Who is he?
Simon Marshall is an experienced teacher and teacher trainer. He has delivered CELTA and Delta courses in various institutions such as International House, British Council, Pilgrims, and York St. John’s University, where he currently designs and delivers CELTA courses. He also has considerable experience in designing and teaching methodology and language improvement courses for teachers of English. He has a strong record in academic management.
Simon has been working as a language teacher and teacher trainer for more than 30 years. He has taught and trained in more than thirty countries, published numerous articles on teaching methodology, and has extensive experience of presenting at international conferences.
He is particularly interested in the principled application of humanistic approaches in language teaching. In fact, he has actively worked to make CELTA more humanistic by focusing on the inclusion of language learners in the appraisal of pre-service trainee teachers. Furthermore, he has conducted research on the descriptors used on the course and has made the case that these need to be updated in such a way that they are more understandable to trainees.
On Becoming a Person: A Therapist's View of Psychotherapy
This book helped me begin to understand what is meant by “person centredness.”
The Common Sense of Teaching Foreign Languages
The Silent Way was very much central to the work of Adrian Underhill, Director of Education at International House Hastings, where I started my ELT career in earnest in 1979. This book elaborates Gattegno’s intention “to subordinate teaching to learning.”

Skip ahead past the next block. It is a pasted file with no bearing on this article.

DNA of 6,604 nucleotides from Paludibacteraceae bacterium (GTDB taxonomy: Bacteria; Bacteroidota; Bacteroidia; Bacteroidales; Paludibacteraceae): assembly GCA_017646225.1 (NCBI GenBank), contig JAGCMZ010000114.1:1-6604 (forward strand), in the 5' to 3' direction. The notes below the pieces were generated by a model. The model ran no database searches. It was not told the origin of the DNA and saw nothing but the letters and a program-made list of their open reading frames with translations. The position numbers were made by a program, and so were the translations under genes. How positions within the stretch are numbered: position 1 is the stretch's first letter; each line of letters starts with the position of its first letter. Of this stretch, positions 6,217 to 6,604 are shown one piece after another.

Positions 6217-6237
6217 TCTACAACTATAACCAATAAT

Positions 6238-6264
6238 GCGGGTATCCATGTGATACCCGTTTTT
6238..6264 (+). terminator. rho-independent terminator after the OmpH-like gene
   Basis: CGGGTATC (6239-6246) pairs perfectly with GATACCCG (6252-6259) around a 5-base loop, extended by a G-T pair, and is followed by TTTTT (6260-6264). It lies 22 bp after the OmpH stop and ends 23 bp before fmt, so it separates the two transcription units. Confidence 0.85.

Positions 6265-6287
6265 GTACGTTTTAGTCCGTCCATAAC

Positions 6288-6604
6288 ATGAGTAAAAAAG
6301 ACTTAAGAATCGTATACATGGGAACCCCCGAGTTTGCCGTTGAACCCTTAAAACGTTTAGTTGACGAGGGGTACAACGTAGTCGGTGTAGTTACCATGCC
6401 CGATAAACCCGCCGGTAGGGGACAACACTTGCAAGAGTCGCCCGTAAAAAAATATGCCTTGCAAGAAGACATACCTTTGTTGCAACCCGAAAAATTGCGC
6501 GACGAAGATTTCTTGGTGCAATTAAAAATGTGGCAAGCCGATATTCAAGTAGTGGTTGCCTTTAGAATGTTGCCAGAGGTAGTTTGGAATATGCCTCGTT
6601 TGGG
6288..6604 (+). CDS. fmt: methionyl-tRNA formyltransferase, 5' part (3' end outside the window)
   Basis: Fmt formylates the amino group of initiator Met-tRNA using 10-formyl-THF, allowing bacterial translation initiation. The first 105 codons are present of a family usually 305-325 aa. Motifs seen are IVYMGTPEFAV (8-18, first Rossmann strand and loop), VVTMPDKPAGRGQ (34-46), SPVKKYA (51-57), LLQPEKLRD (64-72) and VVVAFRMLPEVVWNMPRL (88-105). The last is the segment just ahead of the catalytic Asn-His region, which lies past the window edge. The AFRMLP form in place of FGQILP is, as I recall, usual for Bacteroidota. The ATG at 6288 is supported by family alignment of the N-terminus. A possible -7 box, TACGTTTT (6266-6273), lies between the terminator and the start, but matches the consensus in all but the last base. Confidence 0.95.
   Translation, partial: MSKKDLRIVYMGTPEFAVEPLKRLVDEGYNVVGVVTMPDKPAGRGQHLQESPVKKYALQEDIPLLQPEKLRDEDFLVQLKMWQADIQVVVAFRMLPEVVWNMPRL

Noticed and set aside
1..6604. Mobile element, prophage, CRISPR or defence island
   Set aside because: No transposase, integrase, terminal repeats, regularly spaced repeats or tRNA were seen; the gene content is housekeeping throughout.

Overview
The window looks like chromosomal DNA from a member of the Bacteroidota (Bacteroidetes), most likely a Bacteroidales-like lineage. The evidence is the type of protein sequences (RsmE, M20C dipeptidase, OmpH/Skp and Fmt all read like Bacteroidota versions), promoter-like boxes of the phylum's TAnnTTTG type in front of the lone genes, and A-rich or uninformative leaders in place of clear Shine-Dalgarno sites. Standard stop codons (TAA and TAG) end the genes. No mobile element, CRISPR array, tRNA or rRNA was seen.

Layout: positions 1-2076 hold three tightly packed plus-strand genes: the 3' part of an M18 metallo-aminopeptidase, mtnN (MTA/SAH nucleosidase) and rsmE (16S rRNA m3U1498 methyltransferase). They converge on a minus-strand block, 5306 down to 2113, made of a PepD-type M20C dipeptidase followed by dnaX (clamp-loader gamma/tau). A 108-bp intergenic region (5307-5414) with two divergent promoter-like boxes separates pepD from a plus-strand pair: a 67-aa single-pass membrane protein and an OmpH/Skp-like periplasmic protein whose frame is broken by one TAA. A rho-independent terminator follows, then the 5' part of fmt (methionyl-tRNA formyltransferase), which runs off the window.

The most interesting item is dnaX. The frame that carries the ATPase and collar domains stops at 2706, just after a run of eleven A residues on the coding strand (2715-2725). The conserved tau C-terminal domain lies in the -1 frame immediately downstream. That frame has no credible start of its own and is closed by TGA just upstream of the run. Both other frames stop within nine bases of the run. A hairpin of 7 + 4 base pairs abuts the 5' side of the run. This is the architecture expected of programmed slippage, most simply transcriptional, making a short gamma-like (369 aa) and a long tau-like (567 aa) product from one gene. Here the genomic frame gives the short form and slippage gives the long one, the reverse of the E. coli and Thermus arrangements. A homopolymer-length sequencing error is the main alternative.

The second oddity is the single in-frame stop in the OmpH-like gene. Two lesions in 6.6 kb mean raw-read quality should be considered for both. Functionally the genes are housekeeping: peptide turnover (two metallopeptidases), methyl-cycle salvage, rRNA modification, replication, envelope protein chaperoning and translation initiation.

Teaching Languages: A Way and Ways
Earl W. Stevick
One of the seminal books on Humanistic Teaching that I encountered early in my teaching career.
Once Upon a Time: Using Stories in the Language Classroom
Mario RinvolucrI, John Morgan
A stunning collection in every way. It helped bring my teaching to life.
Françoise Grellet, Alan Maley, Wim Welsing
The first coursebook I used that showed me there was life after both structural and functional syllabuses.
Place in HLT
Simon Marshall is a fervent supporter of Humanistic Language Teaching and he tries to spread his passion through his work as a teacher trainer. He believes in fostering a spirit of community by forming vocational teams. This is reflected in the central role he gives to direct human encounters inside the classroom, believing that they will never be replicated by technology.
As for the role of teachers, Simon underlines the importance of building bridges inside classrooms. In times of confusion, he stresses how crucial it is to come together as a community, forge bonds, and foster understanding and empathy. Furthermore, he believes in empowering students so that they can be their true selves inside the classroom.
When considering the characteristics of a Humanist classroom, Simon makes a point of the word BRIDGE, since this is, for him, the acronym that stands for the key elements needed inside every classroom: Bonding, Reciprocity, Inquiry, Distinctiveness, Genuineness, and Empathy.